Except for the birth stories in Matthew and Luke, Joseph and Mary have relatively minor parts in the overall story of Jesus presented in the four gospels. And of the two, far more is said of Mary that of Joseph. The reasons for this are unclear, but one significant factor is likely found in the fact that all four gospels are written by people who became associated with Christ in his adulthood, likely after he began his formal ministry.
Had a gospel been written by someone who knew Joseph and Mary and family while the kids were growing up (Can you imagine what a story that might be?), we might see what a significant influence these two faithful servants of God were on their children, including the child Jesus as he grew and matured. There is no proof of this, but I can’t help but see reflections of Joseph’s treatment of Mary prior to their marriage, when she was found to be pregnant, in the attitudes and actions of Jesus toward the women who crossed his path. Like Mary, these women (in the eyes of the law, culture, and customs of the day) deserved nothing from Jesus, yet they so often received grace, mercy, and generally well-being from their interactions with Messiah.
All of that was for free. Let’s move on an look at Matthew 1:18-25.
But before the marriage took place…she became pregnant…
In my previous post about the genealogy of Jesus, I took a look at some of the unsavory stories that Matthew included in his introduction to Jesus’ Messiahship. Reading from this side of history, knowing how the story would end, it’s easy to read past this eight-verse story of Jesus’ birth and move on to the rest of the story. These eight verses, though, are saturated with an unwritten story of unfaithfulness, betrayal, and broken promises. Yet, once again, through all of this God’s masterplan of salvation continues to move forward in a seemingly most unlikely way.
Being pregnant out-of-wedlock with a man to whom she was not engaged was beyond scandalous. For Mary, it was a matter of life and death. The Law allowed allowed her to be stoned for her infidelity. Her family would be disgraced and humiliated publicly. It was not good.
Joseph…was a righteous man and did not want to disgrace her publicly…
Joseph had every right to turn his back on Mary and never look back. Even if others may have thought he was father of this illegitimate child, he knew he was not. He was an innocent. He had done nothing wrong. “How could Mary,” he may questioned, “betrayed him in this way?” We must be careful not to project our modern-day sensibilities about how a man might react to a situation such as this, but clearly Joseph thought it best to end his relationship with Mary.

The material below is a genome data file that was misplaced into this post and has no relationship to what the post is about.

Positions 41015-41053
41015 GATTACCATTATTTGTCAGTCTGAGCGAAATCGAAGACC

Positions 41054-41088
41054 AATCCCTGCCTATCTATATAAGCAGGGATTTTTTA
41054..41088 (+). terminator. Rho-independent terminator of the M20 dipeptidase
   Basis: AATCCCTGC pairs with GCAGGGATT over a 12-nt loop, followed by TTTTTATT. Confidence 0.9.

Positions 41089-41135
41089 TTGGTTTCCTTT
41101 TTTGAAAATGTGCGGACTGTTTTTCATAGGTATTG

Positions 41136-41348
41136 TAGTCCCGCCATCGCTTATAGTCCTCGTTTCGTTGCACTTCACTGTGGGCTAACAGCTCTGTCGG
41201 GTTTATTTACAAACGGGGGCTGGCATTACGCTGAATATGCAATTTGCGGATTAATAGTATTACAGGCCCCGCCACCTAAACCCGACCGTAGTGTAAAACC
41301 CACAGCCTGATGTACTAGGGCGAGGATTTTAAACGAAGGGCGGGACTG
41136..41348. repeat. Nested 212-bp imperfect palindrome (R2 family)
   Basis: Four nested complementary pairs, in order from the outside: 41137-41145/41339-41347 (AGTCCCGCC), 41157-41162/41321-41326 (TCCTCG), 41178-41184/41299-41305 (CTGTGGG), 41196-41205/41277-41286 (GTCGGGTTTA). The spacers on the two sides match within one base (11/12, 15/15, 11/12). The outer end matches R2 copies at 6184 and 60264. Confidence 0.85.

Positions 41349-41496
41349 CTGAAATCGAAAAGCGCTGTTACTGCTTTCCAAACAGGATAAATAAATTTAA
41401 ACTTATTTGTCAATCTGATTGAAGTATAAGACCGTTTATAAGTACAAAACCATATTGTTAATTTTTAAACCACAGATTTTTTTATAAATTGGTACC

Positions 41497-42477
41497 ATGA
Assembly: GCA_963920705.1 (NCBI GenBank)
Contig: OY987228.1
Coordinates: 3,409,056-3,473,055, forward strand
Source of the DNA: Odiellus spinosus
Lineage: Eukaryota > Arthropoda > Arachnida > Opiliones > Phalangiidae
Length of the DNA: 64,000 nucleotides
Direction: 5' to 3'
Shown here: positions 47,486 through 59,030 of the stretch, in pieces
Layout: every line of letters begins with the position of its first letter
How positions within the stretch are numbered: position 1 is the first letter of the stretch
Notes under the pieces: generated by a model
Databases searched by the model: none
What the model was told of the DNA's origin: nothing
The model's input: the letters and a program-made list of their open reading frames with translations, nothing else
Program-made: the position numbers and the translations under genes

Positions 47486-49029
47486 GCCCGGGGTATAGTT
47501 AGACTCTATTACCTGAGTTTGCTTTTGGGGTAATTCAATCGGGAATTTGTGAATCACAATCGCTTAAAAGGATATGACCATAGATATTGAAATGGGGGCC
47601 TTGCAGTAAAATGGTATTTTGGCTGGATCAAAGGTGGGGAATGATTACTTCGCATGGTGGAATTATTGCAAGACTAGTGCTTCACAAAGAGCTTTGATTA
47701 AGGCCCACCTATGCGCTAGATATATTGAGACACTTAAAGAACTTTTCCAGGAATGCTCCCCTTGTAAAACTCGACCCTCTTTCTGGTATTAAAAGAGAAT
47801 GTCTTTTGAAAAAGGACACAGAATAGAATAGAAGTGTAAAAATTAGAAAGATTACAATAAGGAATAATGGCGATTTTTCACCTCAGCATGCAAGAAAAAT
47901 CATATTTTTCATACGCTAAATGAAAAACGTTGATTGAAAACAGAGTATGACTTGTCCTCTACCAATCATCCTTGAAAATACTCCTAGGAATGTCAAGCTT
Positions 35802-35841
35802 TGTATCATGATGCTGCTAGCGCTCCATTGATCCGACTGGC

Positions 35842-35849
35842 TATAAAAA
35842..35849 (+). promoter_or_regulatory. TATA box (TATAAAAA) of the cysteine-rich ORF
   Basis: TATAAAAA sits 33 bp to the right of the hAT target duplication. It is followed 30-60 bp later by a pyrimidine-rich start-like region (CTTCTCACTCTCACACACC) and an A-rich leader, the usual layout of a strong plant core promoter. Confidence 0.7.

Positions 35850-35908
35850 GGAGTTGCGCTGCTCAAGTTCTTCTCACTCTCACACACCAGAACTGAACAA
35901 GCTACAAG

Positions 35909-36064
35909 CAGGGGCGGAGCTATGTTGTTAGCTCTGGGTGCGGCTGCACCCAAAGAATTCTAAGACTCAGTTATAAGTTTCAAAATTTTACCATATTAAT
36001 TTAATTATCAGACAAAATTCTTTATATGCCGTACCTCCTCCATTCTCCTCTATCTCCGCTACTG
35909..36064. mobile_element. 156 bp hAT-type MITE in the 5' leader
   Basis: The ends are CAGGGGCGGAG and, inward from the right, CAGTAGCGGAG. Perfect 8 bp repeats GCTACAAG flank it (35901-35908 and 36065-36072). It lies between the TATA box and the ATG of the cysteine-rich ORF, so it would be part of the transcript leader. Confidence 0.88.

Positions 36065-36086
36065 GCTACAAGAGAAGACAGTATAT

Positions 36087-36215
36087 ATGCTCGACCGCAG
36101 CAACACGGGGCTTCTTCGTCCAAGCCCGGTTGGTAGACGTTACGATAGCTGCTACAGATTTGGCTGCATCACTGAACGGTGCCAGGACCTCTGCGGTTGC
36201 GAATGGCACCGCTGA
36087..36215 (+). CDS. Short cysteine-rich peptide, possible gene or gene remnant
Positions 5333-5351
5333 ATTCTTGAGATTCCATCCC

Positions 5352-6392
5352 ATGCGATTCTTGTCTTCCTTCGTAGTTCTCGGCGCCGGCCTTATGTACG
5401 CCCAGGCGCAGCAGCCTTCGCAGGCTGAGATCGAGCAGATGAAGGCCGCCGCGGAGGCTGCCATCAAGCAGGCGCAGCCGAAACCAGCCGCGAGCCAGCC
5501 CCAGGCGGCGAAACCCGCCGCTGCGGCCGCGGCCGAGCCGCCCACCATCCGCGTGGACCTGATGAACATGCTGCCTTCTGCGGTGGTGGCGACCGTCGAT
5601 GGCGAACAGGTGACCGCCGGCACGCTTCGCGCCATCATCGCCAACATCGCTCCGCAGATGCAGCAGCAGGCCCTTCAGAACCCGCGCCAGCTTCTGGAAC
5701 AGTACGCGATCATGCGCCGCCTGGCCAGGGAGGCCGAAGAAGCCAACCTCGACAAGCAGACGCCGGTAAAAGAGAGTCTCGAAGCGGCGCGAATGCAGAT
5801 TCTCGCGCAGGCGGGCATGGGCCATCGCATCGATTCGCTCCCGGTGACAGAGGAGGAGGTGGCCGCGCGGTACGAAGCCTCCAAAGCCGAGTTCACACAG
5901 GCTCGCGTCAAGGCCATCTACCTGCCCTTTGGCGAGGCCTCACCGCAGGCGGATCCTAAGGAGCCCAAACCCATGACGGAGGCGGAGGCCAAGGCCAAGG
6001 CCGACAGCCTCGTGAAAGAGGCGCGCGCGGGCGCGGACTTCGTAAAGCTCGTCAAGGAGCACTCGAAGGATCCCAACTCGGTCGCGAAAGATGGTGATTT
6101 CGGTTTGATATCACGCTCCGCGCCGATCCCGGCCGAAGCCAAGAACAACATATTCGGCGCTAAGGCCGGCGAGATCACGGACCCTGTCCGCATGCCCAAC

Yet Joseph takes in unexpected path. He cannot stay with Mary and remain ceremonially clean in the eyes of the Law. His righteousness, then, is on display in the form of his love for God and God’s law. As a faithful Jew, he really has no other choice. Yet, his love for Mary is on display in his compassionate decision to separate from her quietly, without making a spectacle of her. He treated her with a grace that she was not due, at least in the eyes of the Law and the limited information he had at the time. He found himself with an impossible decision, but did what he could to act it faithfulness to both God and Mary
“…do not be afraid to take Mary as your wife. For the child within her was conceived by the Holy Spirit.
It’s just a guess, but Joseph probably wasn’t accustomed to receiving messages from angels in his dreams. This encounter changed Joseph’s mind and the direction in of the story of Jesus, still in utero.
Angels, when they bring messages to people, often begin with “do not be afraid.” They do this because there are reasons to be afraid–angel’s bringing messages to people, for one. Beyond that, Joseph had reasons to be afraid to take Mary as his wife. Transgressing God’s Law? The good name of his family? His own reputation? Taking Mary as his wife means taking her assumed transgression (in the eyes of many) upon himself.
And she will have a son, and you are to name him Jesus, for he will save his people from their sins.”
And here we have it, folks, the first clue as to who this baby is and what he has come to do.
When Joseph woke up, he did as the angel of the Lord commanded…and Joseph named him Jesus.
Joseph, true to his character, made the difficult choice and did the right thing. He took Mary as his wife, maintained his ceremonial cleanliness by not having relations with Mary during her pregnancy, named the boy Jesus, and became the father, caretaker, and mentor of the boy who would become the man who would save people from their sins.
All of this occurred to fulfill the Lord’s message through his prophet…
In the first chapter of his gospel, Matthew takes his first look back into the Prophets, something he would frequently do throughout his account of Jesus’ life and ministry. Take a moment to read The Professors introduction to the NewTestament’s use of Old Testament prophecy here.
But for now, let’s let Joseph enjoy his moment in the spotlight.
“Heavenly Father, Almighty God of salvation and the source of all hope. Thank you for Joseph and his model of righteousness. May my life, too, reflect a deep love and faithfulness to you, and a deep compassion and mercy toward the people around; those I know and love and those that cross my path unexpectedly. Thank you for sending Jesus to save me…and to make hope, peace, and salvation a possibility for all people. Amen.”
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